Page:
Sunday, August 2, 2009

Writers Guild Office Boy 1971 (xx)

While delivering and picking up Writers Guild Script Awards contest scripts from Writers Guild members’ apartments and offices during the time when I was coordinating the script award judgment process, the longest conversation I had was with Marianna Norris, one of the writers whose script about Gertrude Stein and Ernest Hemingway’s life in Paris eventually received an award for the category in which it had been entered.

Having spent some of my spare time in the Writers Guild office in early 1971 reading each script that was entered in the contest by Guild members, I had the feeling that Norris’s script about Gertrude Stein and Hemingway was going to win an award that year, since, from an artistic point of view, it was much better written, intellectually deeper, more interesting and more socially significant than the other scripts that had been entered in the same contest category. Norris’s script seemed more like the teleplays of the 1950s that were written during the “Golden Age of Television” than the other scripts, which resembled post-1960 Hollywood MCA or Warner Brothers syndicated television film scripts that reflected less literary craftsmanship and intellectual depth than did Norris’s script.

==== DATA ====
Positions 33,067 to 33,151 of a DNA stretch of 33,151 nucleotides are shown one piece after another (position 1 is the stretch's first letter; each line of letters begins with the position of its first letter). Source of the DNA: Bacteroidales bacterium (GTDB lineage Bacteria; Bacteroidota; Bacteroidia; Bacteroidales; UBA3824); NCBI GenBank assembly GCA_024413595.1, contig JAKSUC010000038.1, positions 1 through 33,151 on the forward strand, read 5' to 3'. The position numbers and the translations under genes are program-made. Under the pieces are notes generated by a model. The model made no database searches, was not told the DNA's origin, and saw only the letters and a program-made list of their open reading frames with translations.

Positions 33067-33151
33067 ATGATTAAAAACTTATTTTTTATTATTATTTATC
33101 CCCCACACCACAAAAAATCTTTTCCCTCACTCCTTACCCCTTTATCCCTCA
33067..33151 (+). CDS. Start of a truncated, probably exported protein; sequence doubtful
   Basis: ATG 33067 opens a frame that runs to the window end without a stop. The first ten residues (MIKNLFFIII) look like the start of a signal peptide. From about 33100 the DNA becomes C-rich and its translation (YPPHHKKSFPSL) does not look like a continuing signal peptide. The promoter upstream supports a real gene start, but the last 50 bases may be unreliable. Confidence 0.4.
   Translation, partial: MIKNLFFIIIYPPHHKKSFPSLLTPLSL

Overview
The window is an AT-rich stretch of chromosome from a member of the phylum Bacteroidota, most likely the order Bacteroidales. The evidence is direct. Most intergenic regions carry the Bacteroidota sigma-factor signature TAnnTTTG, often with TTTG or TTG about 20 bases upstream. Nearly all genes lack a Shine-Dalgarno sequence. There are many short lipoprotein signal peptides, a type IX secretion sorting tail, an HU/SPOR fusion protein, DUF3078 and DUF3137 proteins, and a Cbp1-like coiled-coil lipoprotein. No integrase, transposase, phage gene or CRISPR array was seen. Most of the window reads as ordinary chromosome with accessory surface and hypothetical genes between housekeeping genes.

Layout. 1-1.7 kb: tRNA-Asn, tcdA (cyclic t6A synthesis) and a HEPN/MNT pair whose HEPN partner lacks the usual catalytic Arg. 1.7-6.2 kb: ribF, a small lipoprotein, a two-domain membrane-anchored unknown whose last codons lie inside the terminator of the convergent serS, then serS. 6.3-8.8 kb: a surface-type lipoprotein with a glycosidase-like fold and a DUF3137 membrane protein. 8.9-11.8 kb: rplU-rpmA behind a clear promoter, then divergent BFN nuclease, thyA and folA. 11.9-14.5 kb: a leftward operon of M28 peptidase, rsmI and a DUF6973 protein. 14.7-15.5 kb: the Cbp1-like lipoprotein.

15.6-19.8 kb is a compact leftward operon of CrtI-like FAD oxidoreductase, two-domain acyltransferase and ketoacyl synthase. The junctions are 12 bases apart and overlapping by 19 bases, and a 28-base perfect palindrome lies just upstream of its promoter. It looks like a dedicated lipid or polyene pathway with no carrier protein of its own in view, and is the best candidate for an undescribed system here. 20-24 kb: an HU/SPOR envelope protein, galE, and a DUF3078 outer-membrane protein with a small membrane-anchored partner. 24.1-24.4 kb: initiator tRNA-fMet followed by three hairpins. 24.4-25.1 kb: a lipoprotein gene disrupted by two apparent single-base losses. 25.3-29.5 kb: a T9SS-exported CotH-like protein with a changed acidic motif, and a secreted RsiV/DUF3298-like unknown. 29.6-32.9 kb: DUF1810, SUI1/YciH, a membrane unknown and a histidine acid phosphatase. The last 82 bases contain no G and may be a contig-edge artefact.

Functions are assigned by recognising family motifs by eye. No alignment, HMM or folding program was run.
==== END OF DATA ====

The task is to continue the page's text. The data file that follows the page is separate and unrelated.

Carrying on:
So when I delivered some scripts that had been entered in a category which was different than the category in which Norris’s script had been entered to Norris’s apartment for Norris to evaluate, I was curious to see how the writer of such a great script about Gertrude Stein and Hemingway would turn out to be when you met her in person.